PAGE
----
A scaffolding technique to help children with additional needs learn about waiting, turn-taking and self-control using a drum – the subtleties matter!
Scaffolding refers to a variety of techniques used to move a child progressively toward stronger understanding and, ultimately, greater independence in a learning process. Scaffolding can include breaking a large task into smaller parts and verbalising cognitive processes. As the child begins to function independently, the adult removes all or some of the scaffolding. The adult must be familiar with the child’s abilities in order to apply scaffolding successfully.
Here’s our tip to help a child learn about waiting, turn-taking and self-control using a drum:
1. Move the drum between you and your child, making it clear when to play and allowing time for your child to process the request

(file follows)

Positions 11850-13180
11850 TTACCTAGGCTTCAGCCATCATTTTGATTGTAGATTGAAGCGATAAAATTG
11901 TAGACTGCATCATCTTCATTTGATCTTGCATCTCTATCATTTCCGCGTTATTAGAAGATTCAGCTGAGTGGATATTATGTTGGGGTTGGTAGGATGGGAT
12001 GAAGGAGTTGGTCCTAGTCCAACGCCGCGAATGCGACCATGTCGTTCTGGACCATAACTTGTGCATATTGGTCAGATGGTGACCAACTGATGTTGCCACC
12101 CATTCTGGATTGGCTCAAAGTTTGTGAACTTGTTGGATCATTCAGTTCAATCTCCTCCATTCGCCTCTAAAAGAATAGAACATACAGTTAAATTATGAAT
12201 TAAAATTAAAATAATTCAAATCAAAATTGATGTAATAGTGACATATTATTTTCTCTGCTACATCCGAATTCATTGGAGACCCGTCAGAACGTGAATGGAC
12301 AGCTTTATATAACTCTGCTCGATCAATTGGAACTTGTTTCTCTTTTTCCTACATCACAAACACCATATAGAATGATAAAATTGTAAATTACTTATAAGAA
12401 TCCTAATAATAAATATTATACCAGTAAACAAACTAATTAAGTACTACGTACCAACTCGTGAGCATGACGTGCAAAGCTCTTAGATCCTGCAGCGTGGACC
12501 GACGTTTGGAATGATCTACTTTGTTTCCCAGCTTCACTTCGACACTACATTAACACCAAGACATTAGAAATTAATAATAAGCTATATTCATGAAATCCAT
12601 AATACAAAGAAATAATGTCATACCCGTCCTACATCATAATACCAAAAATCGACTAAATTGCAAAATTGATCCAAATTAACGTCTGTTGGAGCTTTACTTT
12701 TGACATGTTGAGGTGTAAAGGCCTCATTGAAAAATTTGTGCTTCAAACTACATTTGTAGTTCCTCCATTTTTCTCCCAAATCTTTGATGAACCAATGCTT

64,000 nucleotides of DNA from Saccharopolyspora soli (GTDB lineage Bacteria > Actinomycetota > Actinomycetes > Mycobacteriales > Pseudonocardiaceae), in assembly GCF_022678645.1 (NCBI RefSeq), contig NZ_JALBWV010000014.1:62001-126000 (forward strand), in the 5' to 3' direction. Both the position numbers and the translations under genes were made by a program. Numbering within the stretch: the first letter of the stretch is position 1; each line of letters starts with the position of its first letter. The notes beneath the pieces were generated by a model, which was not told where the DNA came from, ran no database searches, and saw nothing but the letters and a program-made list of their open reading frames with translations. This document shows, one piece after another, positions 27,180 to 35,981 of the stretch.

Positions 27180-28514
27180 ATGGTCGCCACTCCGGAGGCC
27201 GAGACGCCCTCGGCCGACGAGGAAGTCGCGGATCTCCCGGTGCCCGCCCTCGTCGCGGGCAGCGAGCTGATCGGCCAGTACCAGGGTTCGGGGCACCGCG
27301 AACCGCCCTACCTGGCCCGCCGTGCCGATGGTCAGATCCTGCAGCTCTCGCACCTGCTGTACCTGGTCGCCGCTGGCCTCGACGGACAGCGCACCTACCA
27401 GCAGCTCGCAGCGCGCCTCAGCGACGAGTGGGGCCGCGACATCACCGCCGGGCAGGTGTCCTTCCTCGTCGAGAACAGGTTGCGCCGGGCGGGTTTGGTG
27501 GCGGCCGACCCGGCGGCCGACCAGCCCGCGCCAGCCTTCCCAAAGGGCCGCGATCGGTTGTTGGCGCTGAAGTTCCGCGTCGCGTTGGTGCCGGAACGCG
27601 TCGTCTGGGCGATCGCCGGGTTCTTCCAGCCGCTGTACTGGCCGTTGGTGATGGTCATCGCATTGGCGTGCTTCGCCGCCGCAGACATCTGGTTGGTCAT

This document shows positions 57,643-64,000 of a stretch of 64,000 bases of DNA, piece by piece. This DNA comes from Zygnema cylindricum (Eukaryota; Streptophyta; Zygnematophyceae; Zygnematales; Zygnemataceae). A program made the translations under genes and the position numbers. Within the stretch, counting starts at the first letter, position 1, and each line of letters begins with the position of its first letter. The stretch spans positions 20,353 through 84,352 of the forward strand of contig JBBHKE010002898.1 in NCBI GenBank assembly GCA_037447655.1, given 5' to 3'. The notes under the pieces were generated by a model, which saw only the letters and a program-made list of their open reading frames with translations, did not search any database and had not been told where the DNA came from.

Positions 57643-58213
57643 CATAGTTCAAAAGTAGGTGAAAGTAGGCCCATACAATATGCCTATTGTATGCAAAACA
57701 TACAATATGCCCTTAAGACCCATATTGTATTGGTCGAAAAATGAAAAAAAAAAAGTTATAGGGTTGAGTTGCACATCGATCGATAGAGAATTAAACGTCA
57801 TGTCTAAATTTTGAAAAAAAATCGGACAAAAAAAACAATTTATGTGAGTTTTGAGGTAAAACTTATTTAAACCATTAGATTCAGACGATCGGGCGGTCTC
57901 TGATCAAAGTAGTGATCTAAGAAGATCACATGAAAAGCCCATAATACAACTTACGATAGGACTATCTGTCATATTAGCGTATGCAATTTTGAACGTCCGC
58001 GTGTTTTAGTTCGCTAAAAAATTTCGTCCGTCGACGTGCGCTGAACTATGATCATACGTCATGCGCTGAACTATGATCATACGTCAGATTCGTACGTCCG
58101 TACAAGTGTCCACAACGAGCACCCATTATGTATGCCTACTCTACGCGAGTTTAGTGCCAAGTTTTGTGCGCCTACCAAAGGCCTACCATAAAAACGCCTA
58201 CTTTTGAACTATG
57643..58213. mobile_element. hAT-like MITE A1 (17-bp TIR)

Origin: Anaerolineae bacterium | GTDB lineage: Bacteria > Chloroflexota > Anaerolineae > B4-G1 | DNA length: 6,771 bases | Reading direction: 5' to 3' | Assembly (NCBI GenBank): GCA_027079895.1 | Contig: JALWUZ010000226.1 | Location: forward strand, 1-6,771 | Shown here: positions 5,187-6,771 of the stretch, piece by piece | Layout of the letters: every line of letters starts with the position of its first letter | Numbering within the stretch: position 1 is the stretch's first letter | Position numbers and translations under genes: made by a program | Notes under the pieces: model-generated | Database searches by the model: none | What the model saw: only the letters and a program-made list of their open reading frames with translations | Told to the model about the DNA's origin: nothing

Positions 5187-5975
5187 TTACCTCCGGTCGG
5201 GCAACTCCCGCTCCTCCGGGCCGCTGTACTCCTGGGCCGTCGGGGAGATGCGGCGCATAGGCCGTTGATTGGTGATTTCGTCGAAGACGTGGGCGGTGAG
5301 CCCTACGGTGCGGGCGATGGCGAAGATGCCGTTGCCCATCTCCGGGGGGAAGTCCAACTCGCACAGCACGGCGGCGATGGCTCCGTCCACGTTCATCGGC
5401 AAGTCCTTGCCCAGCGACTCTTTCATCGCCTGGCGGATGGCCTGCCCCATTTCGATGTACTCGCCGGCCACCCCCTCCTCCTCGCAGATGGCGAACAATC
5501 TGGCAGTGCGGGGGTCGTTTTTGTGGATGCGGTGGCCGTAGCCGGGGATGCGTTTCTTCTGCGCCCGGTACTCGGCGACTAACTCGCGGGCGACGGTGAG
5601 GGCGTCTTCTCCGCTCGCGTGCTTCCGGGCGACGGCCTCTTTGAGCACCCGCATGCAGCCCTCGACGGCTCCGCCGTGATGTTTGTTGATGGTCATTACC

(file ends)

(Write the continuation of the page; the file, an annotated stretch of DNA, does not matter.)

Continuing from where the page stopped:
2. When you think your child has grasped the concept, just tip the drum between you and your child instead of moving it away
3. When your child is ready for the next challenge, don’t move the drum and ask them to play it in a turn-taking manner. Model it by moving your hand completely away from the drum when it’s not your turn (to reduce the temptation of playing the drum!)
4. When your child understands the concept that little bit more, move your hand closer to the drum when it’s not your turn to play. See if your child can control their urge to play and wait for their turn.
As you can see, the subtleties matter!
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